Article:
UK must review possible terror targets, chief coroner says
The government should review how public spaces are assessed as possible terrorism targets in the wake of the London Bridge attack, the chief coroner for England and Wales has said.
Eight people were killed in 2017 when three men drove into pedestrians on the bridge before stabbing others nearby.
Judge Mark Lucraft said the system for triggering extra security measures was "too rigid".
Families of the victims welcomed his "extensive" report.
The chief coroner's report into preventing future deaths also called on the government to consider criminalising "possession of the most serious material glorifying or encouraging terrorism".
He said the current law meant it might be impossible for police or MI5 to act even when "the material is of the most offensive and shocking character".
Judge Lucraft made 18 recommendations in total.
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The attack began when Khuram Butt and two other men drove a rented van across London Bridge, striking pedestrians and killing the first two victims, Xavier Thomas and Christine Archibald.
There were no barriers on the bridge preventing the van from mounting the pavement, despite some concerns among experts that it could become a target.
After the attack, barriers were installed.
In his formal report, Judge Lucraft said: "The national criteria for identifying sites which would receive proactive advice were apparently too rigid."
He also said the home secretary needed some form of regular review of the list of vulnerable sites.
Public authorities such as councils may also need to be put under a legal duty to review open and crowded spaces to minimise the risks of a fatal attack.
The hypothetical new law that would criminalise possession of terrorism material could make it illegal to have a copy of the video that was live-streamed by the far-right killer who shot dead 51 worshippers at a mosque in Christchurch, New Zealand.
But other examples may be more difficult to explicitly list - not least because the government has struggled and failed to come up with a clear legal definition of extremism.
Would a law be able to outlaw the mere watching of a sermon from a terror group leader, even if the lecture does not in itself encourage violence?
The chief coroner says the answer may lie in how Parliament has successfully banned the possession of extreme pornography that depicts violence and abuse.
In that case, the law carefully sets out the harm MPs want to prevent. The question is whether a similar exercise could target supporters of terrorism without undermining legitimate free speech and inquiry.
The chief coroner also concluded that there was a significant gap in the law - highlighted by the fact that the ringleader Butt had a vast amount of extremist material on his phone but had not been charged with a crime.
"While there are offences of possessing a document likely to be useful to a person in committing an act of terrorism, and of disseminating terrorist publications, there is no offence of possessing terrorist or extremist propaganda material," he said.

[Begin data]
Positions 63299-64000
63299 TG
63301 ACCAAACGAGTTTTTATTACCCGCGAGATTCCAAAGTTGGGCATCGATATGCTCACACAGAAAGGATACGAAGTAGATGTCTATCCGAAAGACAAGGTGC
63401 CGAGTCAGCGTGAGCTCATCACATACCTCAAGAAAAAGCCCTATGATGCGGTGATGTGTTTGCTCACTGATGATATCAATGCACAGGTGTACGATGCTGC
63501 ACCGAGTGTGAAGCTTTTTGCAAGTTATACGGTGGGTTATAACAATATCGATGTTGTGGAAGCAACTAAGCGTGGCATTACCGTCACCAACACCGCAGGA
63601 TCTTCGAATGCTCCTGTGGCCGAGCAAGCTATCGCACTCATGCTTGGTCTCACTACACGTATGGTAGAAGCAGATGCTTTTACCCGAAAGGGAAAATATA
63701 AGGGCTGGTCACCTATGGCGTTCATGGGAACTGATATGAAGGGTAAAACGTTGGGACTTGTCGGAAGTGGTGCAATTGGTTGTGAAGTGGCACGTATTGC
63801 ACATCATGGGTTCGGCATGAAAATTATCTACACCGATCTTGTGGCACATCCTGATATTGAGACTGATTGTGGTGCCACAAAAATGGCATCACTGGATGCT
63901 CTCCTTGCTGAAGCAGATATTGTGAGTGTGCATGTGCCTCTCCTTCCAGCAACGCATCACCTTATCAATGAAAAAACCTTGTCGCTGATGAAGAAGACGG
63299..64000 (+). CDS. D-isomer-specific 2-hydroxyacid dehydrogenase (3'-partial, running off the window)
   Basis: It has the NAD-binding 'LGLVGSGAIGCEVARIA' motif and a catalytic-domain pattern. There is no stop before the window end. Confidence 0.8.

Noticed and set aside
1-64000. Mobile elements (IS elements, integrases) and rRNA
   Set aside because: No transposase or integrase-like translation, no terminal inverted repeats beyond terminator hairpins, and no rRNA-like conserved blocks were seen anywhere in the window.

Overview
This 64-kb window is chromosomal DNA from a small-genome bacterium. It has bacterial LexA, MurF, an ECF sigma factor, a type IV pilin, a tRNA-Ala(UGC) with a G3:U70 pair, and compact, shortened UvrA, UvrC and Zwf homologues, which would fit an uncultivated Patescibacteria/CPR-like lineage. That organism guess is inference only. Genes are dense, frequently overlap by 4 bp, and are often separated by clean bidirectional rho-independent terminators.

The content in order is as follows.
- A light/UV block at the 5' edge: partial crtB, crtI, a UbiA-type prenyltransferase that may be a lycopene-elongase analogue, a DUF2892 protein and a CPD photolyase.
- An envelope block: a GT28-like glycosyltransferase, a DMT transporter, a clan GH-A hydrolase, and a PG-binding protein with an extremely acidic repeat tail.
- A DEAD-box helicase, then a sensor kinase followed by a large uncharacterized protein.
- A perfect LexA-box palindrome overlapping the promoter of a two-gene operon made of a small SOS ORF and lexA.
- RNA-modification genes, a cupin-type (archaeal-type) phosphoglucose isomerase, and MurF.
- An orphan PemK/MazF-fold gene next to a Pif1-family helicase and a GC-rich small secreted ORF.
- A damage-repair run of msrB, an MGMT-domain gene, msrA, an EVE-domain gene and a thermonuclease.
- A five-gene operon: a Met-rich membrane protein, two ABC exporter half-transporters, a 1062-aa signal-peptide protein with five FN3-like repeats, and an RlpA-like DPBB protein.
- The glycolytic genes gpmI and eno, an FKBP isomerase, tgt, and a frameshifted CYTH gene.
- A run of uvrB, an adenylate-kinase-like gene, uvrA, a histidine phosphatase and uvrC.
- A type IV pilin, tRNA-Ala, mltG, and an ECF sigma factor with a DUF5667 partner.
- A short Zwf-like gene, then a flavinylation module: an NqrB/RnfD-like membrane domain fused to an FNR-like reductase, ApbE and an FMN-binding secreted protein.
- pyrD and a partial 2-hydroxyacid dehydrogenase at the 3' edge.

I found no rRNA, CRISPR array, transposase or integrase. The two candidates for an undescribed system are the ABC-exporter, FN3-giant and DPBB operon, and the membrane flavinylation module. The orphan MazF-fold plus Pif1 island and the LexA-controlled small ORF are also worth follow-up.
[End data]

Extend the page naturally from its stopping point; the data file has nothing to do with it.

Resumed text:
The Old Bailey inquest heard that, in the months and years before the attack, Butt had viewed propaganda for the Islamic State group, violent images and sermons from extremist preachers.
Judge Lucraft suggested new laws could be introduced to tackle the prevalence of extremist material in the same way legislation has criminalised the most offensive pornography.
The inquests heard that Butt had been investigated by MI5 as a "subject of interest" - meaning he was one of the 3,000 suspects the security service was most concerned about.
The security service had been investigating Butt since 2015, but suspended its investigation on two occasions because of more pressing priorities. The latter suspension, for six weeks, concluded just a month before the attack.
"Although MI5 must be able to prioritise and divert resources at times of greatest demand, the suspension of priority investigations is a matter of legitimate public concern," concluded Judge Lucraft.
He recommended that security services should consider whether to scale back rather than suspend work.
He said the emergency services should be more flexible during a marauding terrorist attack about how they allow paramedics and ambulance staff into zones considered to be dangerous - and that some police officers should receive advanced medical training analogous to "battlefield medicine".
He also called on ministers and industry to consider a means of instantly reporting the rental of a vehicle to the security services so that it can be checked against known suspects.
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Helen Boniface, from solicitors firm Hogan Lovells, who represented six families in the inquest, said: "We are pleased the chief coroner has recognised the risks presented by hateful extremism and terrorist propaganda, possession of which must be taken seriously, and the ease by which large vehicles may be hired by terrorist suspects.
"The response on the night by many was commendable, especially members of the public who stayed to assist.
"But failings and delays were also seen and the coroner identifies this through his report.
"The emergency medical response to those who died in the Boro Bistro area remains disappointing to our clients, with no London Ambulance Service personnel entering this area until many hours after the attack."
The home secretary must respond to the report by 10 January 2020, setting out details of action taken or proposed, or why no action will be taken.